“Yeah, Christian. I guess you could say that.” Hearing the lie escape my mouth, I’m not sure if Sam noticed the slight grimace at the edge of my eyes. Sam reached down for more firewood. I composed myself and looked up to read his reaction. He smiled slightly and said, “Oh cool. We’re Mormons,” he said with a smile. Sam was so sure of his declaration – something I certainly wasn’t able to be.
According to a Pew research study, it’s estimated that 44% of people will experience some kind of faith shift in their lifetimes. But no one prepared me for mine. On the contrary, my religious tradition simply taught me to be certain. Certain of a God that loved me. Certain that I would die and go to heaven. And certain that if I didn’t play my part by converting everyone I knew, very few others would join me in that heaven.
In his book “Falling Upward”, Father Richard Rohr describes a “second half of life” that involves the deconstruction of the narrative we are given growing up. In an ironic twist, Rohr describes how those who have “fallen”, “gone down”, or “failed” are those that understand “up.” Those that wrestle with the narrative of their childhood faith tend to come out on the other side with a richer, fuller understanding of themselves and the universe. But typically that path involves a tragic event to force oneself into reconsideration. “Before the truth sets you free, it tends to make you miserable,” Rohr writes. Most people choose to stay in their certainty, but many others choose to step out into the wilderness.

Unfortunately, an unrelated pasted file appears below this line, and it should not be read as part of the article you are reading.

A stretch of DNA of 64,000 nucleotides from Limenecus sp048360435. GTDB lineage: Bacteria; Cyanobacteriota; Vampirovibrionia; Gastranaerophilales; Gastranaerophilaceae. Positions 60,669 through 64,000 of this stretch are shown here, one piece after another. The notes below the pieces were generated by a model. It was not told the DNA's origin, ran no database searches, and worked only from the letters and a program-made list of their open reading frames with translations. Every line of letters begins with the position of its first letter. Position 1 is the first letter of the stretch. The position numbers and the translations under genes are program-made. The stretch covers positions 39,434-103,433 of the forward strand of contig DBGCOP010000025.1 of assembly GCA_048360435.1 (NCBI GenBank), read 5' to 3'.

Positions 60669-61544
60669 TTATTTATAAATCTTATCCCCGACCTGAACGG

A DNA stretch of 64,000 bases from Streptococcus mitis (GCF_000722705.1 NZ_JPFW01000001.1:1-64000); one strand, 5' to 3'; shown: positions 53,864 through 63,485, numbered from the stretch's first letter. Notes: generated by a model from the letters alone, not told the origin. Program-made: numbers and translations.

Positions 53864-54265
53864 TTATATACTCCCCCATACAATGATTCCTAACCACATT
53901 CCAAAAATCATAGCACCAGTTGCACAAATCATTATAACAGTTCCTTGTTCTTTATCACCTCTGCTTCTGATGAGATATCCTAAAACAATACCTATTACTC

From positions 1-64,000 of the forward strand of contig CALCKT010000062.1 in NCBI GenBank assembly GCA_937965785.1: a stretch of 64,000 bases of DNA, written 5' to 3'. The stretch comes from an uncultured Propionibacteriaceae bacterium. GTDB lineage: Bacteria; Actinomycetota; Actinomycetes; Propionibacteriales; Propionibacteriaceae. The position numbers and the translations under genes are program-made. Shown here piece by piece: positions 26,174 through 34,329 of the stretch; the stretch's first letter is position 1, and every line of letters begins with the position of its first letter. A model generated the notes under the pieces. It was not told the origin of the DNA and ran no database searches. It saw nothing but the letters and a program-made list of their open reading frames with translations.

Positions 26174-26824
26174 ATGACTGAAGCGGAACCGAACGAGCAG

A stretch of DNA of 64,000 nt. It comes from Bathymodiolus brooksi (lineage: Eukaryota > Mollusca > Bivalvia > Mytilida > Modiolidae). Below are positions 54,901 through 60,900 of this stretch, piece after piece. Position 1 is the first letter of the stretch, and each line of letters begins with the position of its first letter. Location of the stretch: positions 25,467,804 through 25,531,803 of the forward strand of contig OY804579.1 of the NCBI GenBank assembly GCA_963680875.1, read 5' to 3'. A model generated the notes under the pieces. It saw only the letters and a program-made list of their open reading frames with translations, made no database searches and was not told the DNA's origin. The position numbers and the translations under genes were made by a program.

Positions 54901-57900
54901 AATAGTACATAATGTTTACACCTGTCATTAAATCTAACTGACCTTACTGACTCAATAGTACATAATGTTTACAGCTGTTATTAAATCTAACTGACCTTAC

According to Richard Dawkins’ “spectrum of theistic probability”, the amount of certainty one has in God is directly proportional to the size of hole that first bit of doubt can create. Luckily for me, the certainty I had in God hadn’t reached fundamentalist levels. But I was certainly steeped in the Christian subcultures of the 1980’s and 90’s. Christian music, Christian movies, Bible memorization, mission trips, AWANA, and purity rings. I immersed myself in Christian apologetics, having been assured that my faith would one day be challenged by the evil non-believers “out there” in the world. The bubble I grew up in left my faith unchallenged for 18 years. I could give you proofs for the archaeological existence of Jesus and could wax poetic about the many C.S. Lewis books I’d read, but I was wholly unprepared for how to deal with doubt.
The Christian culture I was raised in didn’t take kindly to hard questions from inside of the circle. A verbalized theological doubt was met with either grave concern for my soul or a platitude about learning to trust God more. I had questions about the historical accuracy of the Bible. I thought it contradictory that a God of love would send 95% of earth’s population to an eternal place of torment. But in a culture that so highly valued certainty, I feared being labeled a heretic.
So my questions remained in the shadows of my heart and the recesses of my intellect. Never one to rock the boat or cause my parents to be concerned, I learned to keep it all at an arm’s distance. And it worked. Mostly. Until my mom died.
In October 2004, my mom was diagnosed with metastatic breast cancer. By January 2005, she was gone. My mother, the strong matriarch of a strong family, was gone and I didn’t get to say goodbye. Why would I have to? I prayed. My dad, a newly minted Calvary Chapel pastor, prayed. His church prayed. I was a good kid. My mom was an incredible woman and an beloved high school teacher. My dad gave his life to the Church. But none of it seemed to matter to this God I was told loved me.